The next act to take to the stage was the first band on the night. Coming off the back of a fine telling of showmanship was ‘Internet Girlfriend’. The hold your interest in the build-up and here there is a good showing in terms of pace. The frenetic way it is all approached holds convincingly here. Initially you could dismiss the band and their offbeat antics, but if you take things at face value you see what is there. On ‘Fake Tan’ things have a Beastie Boys ambition, while the comedic nature also adds some value. They show some real smarts here in how both are added to the mix. There are hints of ‘Lonely This Christmas’ by Mud to be picked up on in the undertone as well. They operate the tempo the right way on ‘There’s Your Baby, and, as a result, sees the characteristic fervour build it up in the right way. The hard showing in the pace considerably allows you to overlook the offbeat nature of everything. Doing so sees the revelry here follow a logical sequence that allows the joie-de-vivre to flourish considerably well.
The indie disco calling fires up ‘Deceiver’ and the intro is excellent here. With the way that the vocals are followed through all the highly catchy side of things falls into place. They also consider the synth in the correct way and this synchronises everything to bring the touches of retro through neatly. It is on their next track ‘Change For You’ that the high octane quality is applied sufficiently. In the way they hit the ground running here flits between a lighter flow to a full on affair that in turn becomes brilliant when it really gets going. How they let this off the hook marks out the execution for all the right reasons, while the bass holds over proceedings to give it a lighter ‘dreampop’ touch.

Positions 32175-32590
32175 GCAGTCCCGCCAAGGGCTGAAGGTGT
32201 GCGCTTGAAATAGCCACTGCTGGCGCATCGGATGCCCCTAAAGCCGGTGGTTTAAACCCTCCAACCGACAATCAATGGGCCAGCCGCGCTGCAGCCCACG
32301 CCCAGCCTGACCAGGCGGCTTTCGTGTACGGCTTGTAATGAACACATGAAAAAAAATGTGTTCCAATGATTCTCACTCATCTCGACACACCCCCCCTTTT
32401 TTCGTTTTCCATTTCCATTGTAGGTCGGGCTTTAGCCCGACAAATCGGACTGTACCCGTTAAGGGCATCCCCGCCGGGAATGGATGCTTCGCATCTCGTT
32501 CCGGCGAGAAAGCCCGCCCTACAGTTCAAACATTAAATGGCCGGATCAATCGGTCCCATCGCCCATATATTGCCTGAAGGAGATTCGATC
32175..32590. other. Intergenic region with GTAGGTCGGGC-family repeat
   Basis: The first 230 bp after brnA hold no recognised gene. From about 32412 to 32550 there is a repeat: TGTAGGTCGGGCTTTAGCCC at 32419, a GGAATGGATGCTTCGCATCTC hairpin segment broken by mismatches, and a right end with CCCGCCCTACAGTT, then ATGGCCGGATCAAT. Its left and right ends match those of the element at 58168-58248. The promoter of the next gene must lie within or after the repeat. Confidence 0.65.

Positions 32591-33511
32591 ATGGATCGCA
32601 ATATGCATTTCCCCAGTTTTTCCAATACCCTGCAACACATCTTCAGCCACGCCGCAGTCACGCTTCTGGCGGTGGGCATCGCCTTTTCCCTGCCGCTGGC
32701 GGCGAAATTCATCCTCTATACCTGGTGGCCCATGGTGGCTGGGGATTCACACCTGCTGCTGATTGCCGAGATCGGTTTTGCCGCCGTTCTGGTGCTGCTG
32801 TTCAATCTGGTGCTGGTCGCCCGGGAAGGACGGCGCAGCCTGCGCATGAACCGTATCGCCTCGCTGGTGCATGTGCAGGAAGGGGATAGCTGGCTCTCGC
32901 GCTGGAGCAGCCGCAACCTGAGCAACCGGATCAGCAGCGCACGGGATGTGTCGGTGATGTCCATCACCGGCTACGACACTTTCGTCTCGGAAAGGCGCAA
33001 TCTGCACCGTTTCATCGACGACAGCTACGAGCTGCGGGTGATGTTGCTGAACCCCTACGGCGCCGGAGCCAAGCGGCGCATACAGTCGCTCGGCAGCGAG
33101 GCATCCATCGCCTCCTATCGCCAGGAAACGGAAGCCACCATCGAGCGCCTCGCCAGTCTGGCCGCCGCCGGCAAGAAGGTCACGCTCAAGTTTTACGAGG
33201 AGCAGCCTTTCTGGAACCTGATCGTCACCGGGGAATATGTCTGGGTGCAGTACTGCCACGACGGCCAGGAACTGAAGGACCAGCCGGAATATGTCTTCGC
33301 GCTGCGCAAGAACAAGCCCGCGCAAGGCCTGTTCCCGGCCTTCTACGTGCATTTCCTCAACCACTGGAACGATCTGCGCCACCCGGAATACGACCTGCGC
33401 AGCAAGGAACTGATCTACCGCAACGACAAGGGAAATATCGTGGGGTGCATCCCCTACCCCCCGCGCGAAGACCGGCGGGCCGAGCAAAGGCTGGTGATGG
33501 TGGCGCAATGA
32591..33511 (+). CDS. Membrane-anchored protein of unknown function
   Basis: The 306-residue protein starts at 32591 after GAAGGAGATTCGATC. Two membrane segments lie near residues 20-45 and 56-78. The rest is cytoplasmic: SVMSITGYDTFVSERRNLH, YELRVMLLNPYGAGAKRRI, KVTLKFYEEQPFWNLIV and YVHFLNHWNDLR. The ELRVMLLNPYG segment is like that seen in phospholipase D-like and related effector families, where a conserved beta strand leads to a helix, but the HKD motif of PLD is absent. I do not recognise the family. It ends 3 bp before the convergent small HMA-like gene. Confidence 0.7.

Confirming their pomp is ‘Cape Pop’. This is driven by J-Pop and K-Pop sensibilities that influence it all, possibly unintentionally, to bring out the style. They also show that they are unafraid to mix it all up. What also works in a highly effective way here is the 8-bit effects. They give it a displaced and timeless wonderment which takes the old-skool sensibilities seriously and is impressively matched by their showmanship. With ‘Shift Your Sister’ you find there is a raw underground punk feel going on. This hits the spot with hints of The Clash coming across also. The pace is well judged and this too stylises the tempo in a highly rigorous fashion that sees them all fall down as the track finished. They then pick themselves back up for ‘Last Train’. Here they go for an off the hook approach and don’t falter. It is a full investment from the band that shows how intended all the nuances in their set happen to be. They can play and the manic close demonstrates this. All they need is believe it more.
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